Those talks will continue next week in New York when Rice meets with her counterparts on the sidelines of the U.N. General Assembly, she said.
    "The United Nations Security Council has in two resolutions set forth obligations that Iran must fulfill," Rice said. "It is not up to anybody to diminish or to begin to cut back on the obligations the Iranians have been ordered to take under Chapter Seven unanimous United Nations Security Council resolutions. "


    Rice insisted that Bush was committed to diplomacy, but has not taken any options off the table. She said the United States has confronted Iranian agents in Iraq when they are believed to be threatening American forces.


    She encouraged Iran to take advantage of international offers of economic incentives and improved Western relations in exchange for suspending its nuclear program.


    "We believe the diplomatic track can work," Rice said. "But has to work both with a set of incentives and a set of teeth."


    Separately, European Union members Britain, France and Germany have led Western powers in negotiations with Tehran. But French Foreign Minister Bernard Kouchner warned Sunday that Europe must prepare for war if Iran continues to flout international demands.


    The U.N. Security Council slapped sanctions on Iran in December after Tehran refused international demands to freeze its production of enriched uranium.


    It is not the first time the IAEA director has butted heads with Rice over Iran. ElBaradei has often criticized what he called "war mongering," only to be told by Rice to mind his business.


    ElBaradei and the IAEA won the Nobel Peace Prize in 2005 for efforts to stop nuclear proliferation. E-mail to a friend
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    Default Re: Real Time Discussion thread - Many things

    And the US heard from on Russian radar....

    Russian radar in Azerbaijan is unacceptable, US missile defense chief says
    International Herald Tribune ^ | September 18, 2007 | Thom Shanker

    Russian radar in Azerbaijan is unacceptable, missile defense chief says

    By Thom Shanker Published: September 18, 2007

    WASHINGTON: American technical experts spent Tuesday inspecting a Russian radar station in Azerbaijan, but the director of the Pentagon's missile defense program emphatically stated that the Soviet-era early warning system was incapable of replacing an antimissile tracking radar proposed for the Czech Republic.

    The director of the Missile Defense Agency, Lieutenant General Henry Obering, pressed the Kremlin to drop its objections to American proposals for 10 antimissile interceptors in Poland and for a radar in the Czech Republic. In a speech here, the general urged Moscow to link its radar in Azerbaijan to the American system in Central Europe to assist collective security.

    The visit to Azerbaijan by a high-level delegation of missile experts was a response to a proposal from President Vladimir Putin of Russia that the United States drop plans for the new construction in Central Europe and to use instead the Russian radar in a system to defend against a future Iranian threat.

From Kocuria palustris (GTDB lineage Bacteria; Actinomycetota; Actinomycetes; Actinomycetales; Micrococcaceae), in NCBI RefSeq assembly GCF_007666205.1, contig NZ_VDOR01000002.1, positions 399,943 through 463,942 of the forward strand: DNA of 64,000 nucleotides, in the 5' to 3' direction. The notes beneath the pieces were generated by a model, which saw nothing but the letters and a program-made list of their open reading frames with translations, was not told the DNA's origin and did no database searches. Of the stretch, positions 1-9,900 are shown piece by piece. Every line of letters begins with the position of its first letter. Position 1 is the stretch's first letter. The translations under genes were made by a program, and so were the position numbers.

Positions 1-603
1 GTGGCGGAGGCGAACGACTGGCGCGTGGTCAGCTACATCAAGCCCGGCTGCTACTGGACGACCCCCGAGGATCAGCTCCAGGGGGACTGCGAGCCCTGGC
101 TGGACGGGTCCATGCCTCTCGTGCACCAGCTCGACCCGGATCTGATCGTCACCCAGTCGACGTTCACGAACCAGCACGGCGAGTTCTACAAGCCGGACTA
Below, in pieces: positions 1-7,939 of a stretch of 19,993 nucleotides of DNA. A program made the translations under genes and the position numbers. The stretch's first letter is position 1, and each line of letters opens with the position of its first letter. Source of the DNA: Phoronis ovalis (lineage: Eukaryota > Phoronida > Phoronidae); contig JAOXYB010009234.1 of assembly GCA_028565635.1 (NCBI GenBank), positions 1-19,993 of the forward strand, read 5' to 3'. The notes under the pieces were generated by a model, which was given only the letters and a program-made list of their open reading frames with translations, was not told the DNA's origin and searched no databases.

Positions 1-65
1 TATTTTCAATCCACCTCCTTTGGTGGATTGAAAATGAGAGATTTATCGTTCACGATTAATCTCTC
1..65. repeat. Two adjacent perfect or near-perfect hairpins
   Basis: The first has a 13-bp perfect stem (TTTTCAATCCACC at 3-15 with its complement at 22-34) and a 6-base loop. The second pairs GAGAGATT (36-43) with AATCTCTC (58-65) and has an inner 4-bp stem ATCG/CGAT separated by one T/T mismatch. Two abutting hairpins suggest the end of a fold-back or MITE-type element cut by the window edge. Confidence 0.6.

"We are taking the Russian proposal seriously with respect to cooperation," Obering said to members of the European Institute in Washington. "So we are going to learn as much as we can about this."

    But he also said that "we do not anticipate, and cannot see, that what they are proposing can take the place for what we are proposing for Poland and the Czech Republic." Based on current assessments of the Russian system, it is "not capable of performing the functions" of the American radar proposed for the Czech Republic, he said.

    (Excerpt) Read more at iht.com ...
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  16. #76
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    Default Re: Real Time Discussion thread - Many things

    From Stratfor.... and I just found this a few minutes ago, it is completely and utterly telling you in certain terms what I was saying, and informing us that finally people are waking up to the real Putin!

    Red October: Russia, Iran and Iraq
    September 17, 2007 1909 GMT


    By George Friedman

    The course of the war in Iraq appears to be set for the next year. Of the four options we laid out a few weeks ago, the Bush administration essentially has selected a course between the first and second options -- maintaining the current mission and force level or retaining the mission but gradually reducing the force. The mission -- creating a stable, pro-American government in Baghdad that can assume the role of ensuring security -- remains intact. The strategy is to use the maximum available force to provide security until the Iraqis can assume the burden. The force will be reduced by the 30,000 troops who were surged into Iraq, though because that level of force will be unavailable by spring, the reduction is not really a matter of choice. The remaining force is the maximum available, and it will be reduced as circumstances permit.

    Top U.S. commander in Iraq Gen. David Petraeus and others have made two broad arguments. First, while prior strategy indeed failed to make progress, a new strategy that combines aggressive security operations with recruiting political leaders on the subnational level -- the Sunni sheikhs in Anbar province, for example -- has had a positive impact, and could achieve the mission, given more time. Therefore, having spent treasure and blood to this point, it would be foolish for the United States not to pursue it for another year or two.